The Experiment: Georgia's Forgotten Revolution 1918-1921 (英語) ハードカバー – 2017/9/15
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Along the way, Lee introduces us to a remarkable set of ideas and policies, among them the men and women who strove for a vision of socialism that featured universal suffrage, a people’s militia in place of a standing army, and a civil society grounded in trade unions and cooperatives. Though the Georgian Democratic Republic lasted for just three years before it was brutally crushed on the orders of Stalin, in that short time it was able to offer a glimpse of a more humane alternative to the Communist nightmare that was to come.
The Experiment is the first authoritative English-language history of this forgotten episode, and it will appeal to those interested in Soviet history as well as those seeking inspiration for a democratic socialist alternative today.
"In a clear and succinct style, Lee paints a sympathetic portrait of this remarkable experiment in democratic socialism. Lee has brought this almost unknown story out of the shadows, giving it its proper place in the historiography of socialism and the Russian Revolution."--Stephen Jones, author of Socialism in Georgian Colors
"A sympathetic, lucidly written, and politically literate account of the first Georgian republic, which makes exhaustive use of the accounts of foreign observers as well as some of the major leading figures."--Donald Rayfield, author of Stalin and His Hangmen
"Covering a crucial but strangely overlooked period in the fevered evolution of socialism, we've been waiting for this book for a long time. Fortunately, it arrives excellently written and researched."--Peter Nasmyth, author of Georgia: In the Mountains of Poetry
"As Lee reminds us, this Menshevik-dominated government backed free elections, freedom of the press, an independent judiciary, parliamentary rule and free trade unions. Perhaps its most impressive achievement was to carry out agrarian reform, allowing peasants to buy land at reasonable prices and not resorting to the catastrophic forced collectivization the Bolsheviks later employed. Visiting Georgia, a Western socialist like Karl Kautsky could declare it the 'antithesis to Bolshevism.'"--New York Times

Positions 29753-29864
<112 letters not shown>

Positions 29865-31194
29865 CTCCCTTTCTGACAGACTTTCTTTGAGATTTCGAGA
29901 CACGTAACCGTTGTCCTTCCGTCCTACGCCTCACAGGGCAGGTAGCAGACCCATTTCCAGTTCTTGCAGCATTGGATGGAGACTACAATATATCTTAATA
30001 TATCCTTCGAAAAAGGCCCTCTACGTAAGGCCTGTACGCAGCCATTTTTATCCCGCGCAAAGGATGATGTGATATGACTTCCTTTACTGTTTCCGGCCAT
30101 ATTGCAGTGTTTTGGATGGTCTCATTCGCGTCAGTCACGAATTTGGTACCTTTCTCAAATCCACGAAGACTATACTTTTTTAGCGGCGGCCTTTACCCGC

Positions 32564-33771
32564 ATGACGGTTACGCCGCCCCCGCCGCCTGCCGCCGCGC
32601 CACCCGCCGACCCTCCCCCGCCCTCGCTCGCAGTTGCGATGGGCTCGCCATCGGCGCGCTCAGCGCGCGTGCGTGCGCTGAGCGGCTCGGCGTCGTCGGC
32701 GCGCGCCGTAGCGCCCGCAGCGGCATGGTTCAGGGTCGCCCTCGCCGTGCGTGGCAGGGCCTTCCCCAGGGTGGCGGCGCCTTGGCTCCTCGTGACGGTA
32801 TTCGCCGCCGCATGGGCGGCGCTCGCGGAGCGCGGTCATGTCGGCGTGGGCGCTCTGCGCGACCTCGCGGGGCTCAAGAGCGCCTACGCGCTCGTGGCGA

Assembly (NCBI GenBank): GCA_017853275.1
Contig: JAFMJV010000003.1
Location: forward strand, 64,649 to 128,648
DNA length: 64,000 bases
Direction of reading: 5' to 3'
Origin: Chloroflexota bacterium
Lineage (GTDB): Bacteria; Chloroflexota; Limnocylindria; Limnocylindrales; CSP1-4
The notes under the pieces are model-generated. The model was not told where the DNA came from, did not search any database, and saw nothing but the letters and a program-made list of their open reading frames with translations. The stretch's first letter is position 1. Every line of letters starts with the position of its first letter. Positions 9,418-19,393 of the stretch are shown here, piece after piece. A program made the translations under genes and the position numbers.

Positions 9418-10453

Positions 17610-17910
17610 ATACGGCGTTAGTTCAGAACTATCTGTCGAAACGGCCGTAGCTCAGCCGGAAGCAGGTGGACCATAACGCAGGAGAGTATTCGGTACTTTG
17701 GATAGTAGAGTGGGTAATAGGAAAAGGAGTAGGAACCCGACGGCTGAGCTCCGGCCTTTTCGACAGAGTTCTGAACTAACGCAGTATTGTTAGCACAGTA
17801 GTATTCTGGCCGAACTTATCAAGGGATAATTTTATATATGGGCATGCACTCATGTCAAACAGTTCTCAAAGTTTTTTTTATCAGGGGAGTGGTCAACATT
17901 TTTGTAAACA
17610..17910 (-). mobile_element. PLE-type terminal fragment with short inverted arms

"Lee has written a remarkable book, which tells the history of the First Georgian Republic. . . . It does, however, do more than that. By placing the Georgian experiment in its historical and international context, it gives us important insights into the nature of nation-building, socialism, Stalinism, and even contemporary Russia."--Dissent
"A vivid history of the Republic."--New European
"Lee provides a fascinating account of what the country briefly looked like under Menshvik rule and how this compared to the regime established by Georgia's most famous son, Stalin."--Europe Now
"This is an important book. It is the first study in English of the Menshevik government in Georgia between 1918 and 1921."--Chartist
"Lee calls 1918-21 a 'forgotten revolution.' The story of that revolution is worth remembering, and has never before been told so well."--Eurasianet
"A well-researched, well-written and engaging account. . . . A welcome and necessary addition to the literature."--European History Quarterly
But, perhaps most importantly, even though the Soviet troops crushed Georgian democracy, you walk away with a sense of hope. When the changes came in Central and Eastern Europe and the former Soviet Union, it was diappointing in many coutries to see the weakness of emergining democracy (if it came at all). Georgia has developed a trade union movement that is one of the exceptions. It is free. It struggles. It is attacked, but springs back. The story of the emergence and re-emergence of the teachers' union is a good example. The fights of the railway workers, another. After reading "The Experiment", even though it was a long time ago, I could not help but wonder if trade unionism and democracy was not hidding in their DNA all of those years.
The idea of greater equality in a democracy cannot die. It is clear that less equality undermines democracy. The problem seems to be in many countries, and not just the US, that political parties and politicians respond to those who have the money. As FDR said, "It is an unfortunate human failing that a full pocketbook often groans more loudly than an empty stomach."